|Know your words sticking to your advanced studies|
with a private English teacher
Being an advanced student means that you have reached a point in which English is fun to you, and though sometimes to keep studying, attending classes, and doing homework may seem dull, advanced learners are very often surprised by discoveries that are so cool or clarifying that it just about makes their day.
This happens to me very often, hearing some foreigner speak, reading, or simply watching my favorite show on TV (Law & Order - I'm a total L&O junkie). I recently learned the expression "imitation crab meat" (on L&O Criminal Intent, it just so happens), and to that day I never knew kani kama was supposed to taste like crab meat. It was fairly amusing.
Sometimes it happens the other way around. You come upon a word that you don't understand and either you don't feel like going to a dictionary or you do and it doens't help, and the word keeps bugging you for weeks, months... until you finally get it. Like I used to see the adjective "whimsical" and its adverb "whimsically" all the time on Jane Austen and didn't quite get it, no matter how many times I read my Longman. Until one day I finally grasped it, by really understanding "whim", in context, in a sentence from Emma. It is rewarding when it happens.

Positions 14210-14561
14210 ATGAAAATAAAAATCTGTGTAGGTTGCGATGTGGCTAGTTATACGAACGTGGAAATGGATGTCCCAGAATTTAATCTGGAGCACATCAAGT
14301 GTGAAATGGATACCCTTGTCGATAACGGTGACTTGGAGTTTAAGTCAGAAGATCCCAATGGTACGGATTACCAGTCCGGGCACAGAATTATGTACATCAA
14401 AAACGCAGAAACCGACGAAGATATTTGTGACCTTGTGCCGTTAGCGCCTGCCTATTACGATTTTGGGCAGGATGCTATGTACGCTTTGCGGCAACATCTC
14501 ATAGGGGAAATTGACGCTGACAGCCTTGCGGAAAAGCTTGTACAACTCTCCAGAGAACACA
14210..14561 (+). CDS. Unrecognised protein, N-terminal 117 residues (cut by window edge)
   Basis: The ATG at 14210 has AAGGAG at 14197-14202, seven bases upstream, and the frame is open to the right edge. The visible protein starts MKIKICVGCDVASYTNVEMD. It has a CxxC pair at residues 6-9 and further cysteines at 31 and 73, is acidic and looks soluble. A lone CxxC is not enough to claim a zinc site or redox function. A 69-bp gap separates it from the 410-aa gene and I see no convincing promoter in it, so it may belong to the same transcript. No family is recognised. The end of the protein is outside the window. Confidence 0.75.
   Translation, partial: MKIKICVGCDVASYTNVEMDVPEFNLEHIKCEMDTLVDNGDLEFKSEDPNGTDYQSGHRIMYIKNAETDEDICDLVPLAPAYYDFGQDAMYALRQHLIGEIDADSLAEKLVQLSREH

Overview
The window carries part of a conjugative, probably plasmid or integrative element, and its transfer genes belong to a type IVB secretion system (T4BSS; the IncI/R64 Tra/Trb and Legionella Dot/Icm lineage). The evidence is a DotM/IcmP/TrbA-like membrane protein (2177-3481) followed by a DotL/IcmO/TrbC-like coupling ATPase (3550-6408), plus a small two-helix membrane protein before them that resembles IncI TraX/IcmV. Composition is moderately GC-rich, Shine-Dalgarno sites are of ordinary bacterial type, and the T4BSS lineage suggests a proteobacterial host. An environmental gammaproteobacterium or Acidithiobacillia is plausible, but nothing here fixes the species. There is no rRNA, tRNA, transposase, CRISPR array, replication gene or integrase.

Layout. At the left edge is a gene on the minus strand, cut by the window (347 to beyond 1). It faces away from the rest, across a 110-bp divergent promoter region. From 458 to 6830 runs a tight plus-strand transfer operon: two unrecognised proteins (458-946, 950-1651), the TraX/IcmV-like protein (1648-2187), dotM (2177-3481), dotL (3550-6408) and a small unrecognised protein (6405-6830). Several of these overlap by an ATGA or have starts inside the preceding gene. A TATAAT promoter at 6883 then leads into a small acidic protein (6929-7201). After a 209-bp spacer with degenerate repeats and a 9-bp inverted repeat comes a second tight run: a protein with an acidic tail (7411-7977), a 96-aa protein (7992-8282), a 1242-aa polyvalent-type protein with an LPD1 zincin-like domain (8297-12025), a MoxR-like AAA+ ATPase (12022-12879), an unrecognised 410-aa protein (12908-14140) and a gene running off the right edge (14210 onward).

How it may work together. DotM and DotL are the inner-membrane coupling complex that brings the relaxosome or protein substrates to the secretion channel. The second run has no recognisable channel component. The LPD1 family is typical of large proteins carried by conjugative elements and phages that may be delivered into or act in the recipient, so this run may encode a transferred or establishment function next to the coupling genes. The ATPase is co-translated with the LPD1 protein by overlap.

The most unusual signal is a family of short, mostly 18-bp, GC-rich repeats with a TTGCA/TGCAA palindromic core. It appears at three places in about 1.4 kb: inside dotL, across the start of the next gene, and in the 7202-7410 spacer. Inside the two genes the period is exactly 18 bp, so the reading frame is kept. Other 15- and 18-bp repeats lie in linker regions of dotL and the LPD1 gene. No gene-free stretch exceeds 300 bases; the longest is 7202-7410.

One great place to find definitions for words you just don't fully understand is the Merriam-Webster dictionary. (This is not a learner's dictionary, though there is a link to the learner's version available. This is another victory of becoming an advanced student: you get to sometimes leave the learner's dictionaries behind - remember how proud you were when you graduated to the monolingual dictionaries? - and use a real life English dictionary.) The Merriam-Webster is one of the very best dictionaries available in English. And their website it's awfully cool too.
You can find great whimsical words at the "word of the day" feature. Everyday they put an interesting new word as the word of the day. They're often words which make you go "what do ya know!". I love it.
You can subscribe to get the word of the day on you email at the bottom of the page, or just check it out everytime you feel like it on the Merriam-Webster website.
There is also a podcast available for the word of the day so you can train your listening as well (cherry on top!).
And if you are looking for a teacher that can guide you through your advanced studies in English, here in Fortaleza, contact me!